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NCLB Outrages

Number of state schools violating No Child Left Behind is increasing

Violating? Violating? A child can't pass a test and school personnel are violating something?

John Ashley, executive director of the Wisconsin Association of School Boards, said No Child Left Behind has been successful in "changing the culture of public education. . . ." Does he know how ugly that culture has become? How damaging to children?

by Sandy Cullen

The number of Wisconsin schools failing to make adequate yearly progress under the federal No Child Left Behind Act will more than double this year, the state's superintendent of public instruction said Friday.

Last year, 45 schools and the Menominee Indian School District were designated as needing improvement for failing to make adequate yearly progress on test scores or other measures for two or more consecutive years.

Three-quarters of those schools are in Milwaukee. Madison's East and La Follette high schools, along with schools in Beloit, Kenosha and Racine, also were on last year's list of schools in need of improvement.

The list of schools that failed to make adequate progress this year, which will be released by the Department of Public Instruction on Tuesday, extend beyond those cities, said Superintendent Elizabeth Burmaster.

Schools are measured based on test results, test participation rates, graduation rates and attendance and can be placed on the list for missing goals in any one of those categories.

Burmaster was one of six people invited to testify at a hearing at Monona Terrace on Friday before the Commission on No Child Left Behind, co- chaired by former Gov. Tommy Thompson. The commission is a bipartisan effort to increase the effectiveness of the federal law in closing the achievement gap between disadvantaged children and their peers. It will make recommendations to Congress and the Bush administration in early 2007.

John Ashley, executive director of the Wisconsin Association of School Boards, said No Child Left Behind has been successful in "changing the culture of public education," but its inflexibility and punitive sanctions "have the potential to do great harm."

"Our school boards are struggling to provide the best education they can," Ashley said, adding that the law should "do no harm to what is already working."

No Child Left Behind mandates that all students be proficient in reading and math by 2014 and that schools make adequate yearly progress toward that goal.

Schools failing to demonstrate such progress for two years in a row can be subject to consequences if they receive federal funds for educating low-income students. Consequences include allowing parents to transfer their children to better-performing schools, providing tutoring for students from low-income families or restructuring the way the schools operate.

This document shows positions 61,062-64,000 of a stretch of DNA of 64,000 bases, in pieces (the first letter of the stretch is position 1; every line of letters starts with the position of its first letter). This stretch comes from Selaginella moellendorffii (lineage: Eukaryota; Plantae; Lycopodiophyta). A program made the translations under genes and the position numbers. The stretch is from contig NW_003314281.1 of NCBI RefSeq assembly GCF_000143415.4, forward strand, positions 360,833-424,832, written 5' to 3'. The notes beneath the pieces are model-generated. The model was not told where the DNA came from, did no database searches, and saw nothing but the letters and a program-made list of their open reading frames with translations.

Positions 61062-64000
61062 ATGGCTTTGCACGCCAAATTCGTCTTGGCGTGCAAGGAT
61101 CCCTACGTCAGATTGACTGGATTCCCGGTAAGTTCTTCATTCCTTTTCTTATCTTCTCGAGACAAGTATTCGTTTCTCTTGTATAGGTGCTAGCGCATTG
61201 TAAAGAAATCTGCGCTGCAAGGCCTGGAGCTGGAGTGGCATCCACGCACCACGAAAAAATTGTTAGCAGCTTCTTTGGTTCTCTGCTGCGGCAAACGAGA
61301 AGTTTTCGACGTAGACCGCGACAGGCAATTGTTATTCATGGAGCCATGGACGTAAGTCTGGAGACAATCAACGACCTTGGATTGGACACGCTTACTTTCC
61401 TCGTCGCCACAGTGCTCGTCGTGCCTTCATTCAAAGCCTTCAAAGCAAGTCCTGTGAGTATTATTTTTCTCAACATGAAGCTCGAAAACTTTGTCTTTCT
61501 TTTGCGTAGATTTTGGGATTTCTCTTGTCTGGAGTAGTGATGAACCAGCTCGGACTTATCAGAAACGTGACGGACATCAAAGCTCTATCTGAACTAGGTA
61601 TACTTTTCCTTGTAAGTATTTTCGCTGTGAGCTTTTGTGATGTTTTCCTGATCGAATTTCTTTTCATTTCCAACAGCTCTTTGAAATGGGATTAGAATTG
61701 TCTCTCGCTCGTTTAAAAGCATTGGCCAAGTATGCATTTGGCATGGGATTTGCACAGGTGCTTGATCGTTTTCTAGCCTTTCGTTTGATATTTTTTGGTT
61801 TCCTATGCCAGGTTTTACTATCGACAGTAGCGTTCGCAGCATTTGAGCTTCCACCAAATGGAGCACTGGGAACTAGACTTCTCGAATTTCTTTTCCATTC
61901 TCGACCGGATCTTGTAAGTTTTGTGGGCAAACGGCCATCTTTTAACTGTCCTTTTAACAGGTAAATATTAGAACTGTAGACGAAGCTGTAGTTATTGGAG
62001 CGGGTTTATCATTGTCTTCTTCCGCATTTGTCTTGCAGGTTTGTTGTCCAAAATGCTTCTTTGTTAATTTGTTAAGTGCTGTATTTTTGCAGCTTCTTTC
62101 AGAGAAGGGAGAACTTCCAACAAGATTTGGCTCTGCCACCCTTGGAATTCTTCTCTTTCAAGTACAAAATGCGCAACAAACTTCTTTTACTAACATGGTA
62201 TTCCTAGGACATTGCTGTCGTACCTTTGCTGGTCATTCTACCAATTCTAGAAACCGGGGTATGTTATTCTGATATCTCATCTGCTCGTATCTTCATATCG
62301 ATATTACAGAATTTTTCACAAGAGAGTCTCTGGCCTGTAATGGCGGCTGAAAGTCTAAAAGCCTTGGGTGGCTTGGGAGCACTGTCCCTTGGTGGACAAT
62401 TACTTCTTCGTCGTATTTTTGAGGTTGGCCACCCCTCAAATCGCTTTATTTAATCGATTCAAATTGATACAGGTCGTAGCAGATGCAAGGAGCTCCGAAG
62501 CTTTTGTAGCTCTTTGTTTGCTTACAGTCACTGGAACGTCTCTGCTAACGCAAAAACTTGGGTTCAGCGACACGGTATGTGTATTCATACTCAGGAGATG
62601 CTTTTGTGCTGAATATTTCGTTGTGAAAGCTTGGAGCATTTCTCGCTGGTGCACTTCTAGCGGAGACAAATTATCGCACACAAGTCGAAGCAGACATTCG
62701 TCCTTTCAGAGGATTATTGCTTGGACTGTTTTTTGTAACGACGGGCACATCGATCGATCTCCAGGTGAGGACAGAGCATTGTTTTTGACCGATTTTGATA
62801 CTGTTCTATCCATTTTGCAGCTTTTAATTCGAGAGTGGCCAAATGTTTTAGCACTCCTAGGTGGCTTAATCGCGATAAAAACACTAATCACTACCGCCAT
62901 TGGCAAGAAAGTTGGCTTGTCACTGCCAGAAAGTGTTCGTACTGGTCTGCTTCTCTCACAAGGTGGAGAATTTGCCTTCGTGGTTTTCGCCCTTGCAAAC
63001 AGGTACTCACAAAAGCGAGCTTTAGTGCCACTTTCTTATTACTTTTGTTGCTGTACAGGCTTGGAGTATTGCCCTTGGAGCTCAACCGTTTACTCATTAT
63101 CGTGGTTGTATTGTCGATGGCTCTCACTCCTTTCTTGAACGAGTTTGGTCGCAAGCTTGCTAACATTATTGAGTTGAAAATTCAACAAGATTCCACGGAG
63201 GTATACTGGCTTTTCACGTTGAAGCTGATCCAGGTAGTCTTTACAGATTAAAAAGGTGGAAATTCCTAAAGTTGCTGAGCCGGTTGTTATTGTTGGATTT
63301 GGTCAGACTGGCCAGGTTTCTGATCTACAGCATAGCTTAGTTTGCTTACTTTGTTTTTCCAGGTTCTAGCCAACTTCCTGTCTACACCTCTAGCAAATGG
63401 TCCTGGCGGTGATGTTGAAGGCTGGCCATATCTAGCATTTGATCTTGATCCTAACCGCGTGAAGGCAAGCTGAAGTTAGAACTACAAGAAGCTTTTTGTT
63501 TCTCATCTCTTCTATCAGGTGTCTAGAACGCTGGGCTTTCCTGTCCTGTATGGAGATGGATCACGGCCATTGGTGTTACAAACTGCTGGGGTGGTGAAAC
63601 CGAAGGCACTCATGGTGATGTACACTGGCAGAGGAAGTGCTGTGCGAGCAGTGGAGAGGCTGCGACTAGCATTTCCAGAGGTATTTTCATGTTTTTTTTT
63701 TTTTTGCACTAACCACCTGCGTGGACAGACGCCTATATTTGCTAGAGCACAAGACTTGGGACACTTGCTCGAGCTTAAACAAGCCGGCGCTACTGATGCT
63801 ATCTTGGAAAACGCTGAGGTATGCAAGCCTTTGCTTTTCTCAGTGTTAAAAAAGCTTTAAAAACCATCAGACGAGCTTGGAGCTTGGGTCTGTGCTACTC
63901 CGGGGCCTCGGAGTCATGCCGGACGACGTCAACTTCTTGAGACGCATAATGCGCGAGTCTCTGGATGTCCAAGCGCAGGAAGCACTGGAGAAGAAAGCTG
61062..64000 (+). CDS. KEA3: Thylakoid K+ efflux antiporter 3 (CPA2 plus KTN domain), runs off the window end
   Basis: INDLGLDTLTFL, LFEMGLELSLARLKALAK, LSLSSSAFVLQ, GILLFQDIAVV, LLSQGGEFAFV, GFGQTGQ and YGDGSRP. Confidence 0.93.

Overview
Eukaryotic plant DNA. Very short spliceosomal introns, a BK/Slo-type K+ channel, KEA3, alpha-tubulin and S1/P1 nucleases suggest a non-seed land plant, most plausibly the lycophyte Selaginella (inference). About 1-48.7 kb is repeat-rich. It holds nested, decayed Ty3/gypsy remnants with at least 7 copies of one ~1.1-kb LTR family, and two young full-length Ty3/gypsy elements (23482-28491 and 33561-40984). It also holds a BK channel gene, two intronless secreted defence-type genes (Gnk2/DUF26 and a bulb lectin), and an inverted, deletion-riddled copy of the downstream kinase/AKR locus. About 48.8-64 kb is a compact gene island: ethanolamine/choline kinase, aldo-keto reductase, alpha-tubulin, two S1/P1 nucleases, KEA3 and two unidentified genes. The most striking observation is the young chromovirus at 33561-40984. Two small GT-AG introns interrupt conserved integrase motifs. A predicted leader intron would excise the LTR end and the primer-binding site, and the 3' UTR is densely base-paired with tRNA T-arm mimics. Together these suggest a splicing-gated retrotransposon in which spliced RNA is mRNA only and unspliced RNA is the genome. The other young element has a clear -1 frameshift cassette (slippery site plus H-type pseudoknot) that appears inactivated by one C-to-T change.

Cheryl Clancy, principal of Kosciuszko Middle School in Milwaukee, said, "It wasn't until sanctions were in place that we were able to take the steps necessary" to make significant improvement in student achievement.

Gene Hickok, senior policy director for Dutko Worldwide and an architect of the No Child Left Behind Act, said "an attitude change" is needed among those who view "options for parents as sanctions for schools."

Clancy said her greatest criticism of the law is its requirement that students who come to this country speaking no English be tested in English rather than in their native language after they have been here for three years, despite research that says it takes five to seven years to be competent in a second language.

Sam Stringfield, acting chairman of the College of Education and Human Development at the University of Louisville, said adequate funding is needed in order for schools to make adequate progress.

In addition to ensuring that schools have high quality teachers, Stringfield said resources need to be devoted to developing "dedicated and sophisticated principals."

Others testified that the annual testing required under the law diverts time and money away from classroom instruction that could improve student performance and puts unnecessary stress on students with special needs.

— Sandy Cullen
Wisconsin State Journal


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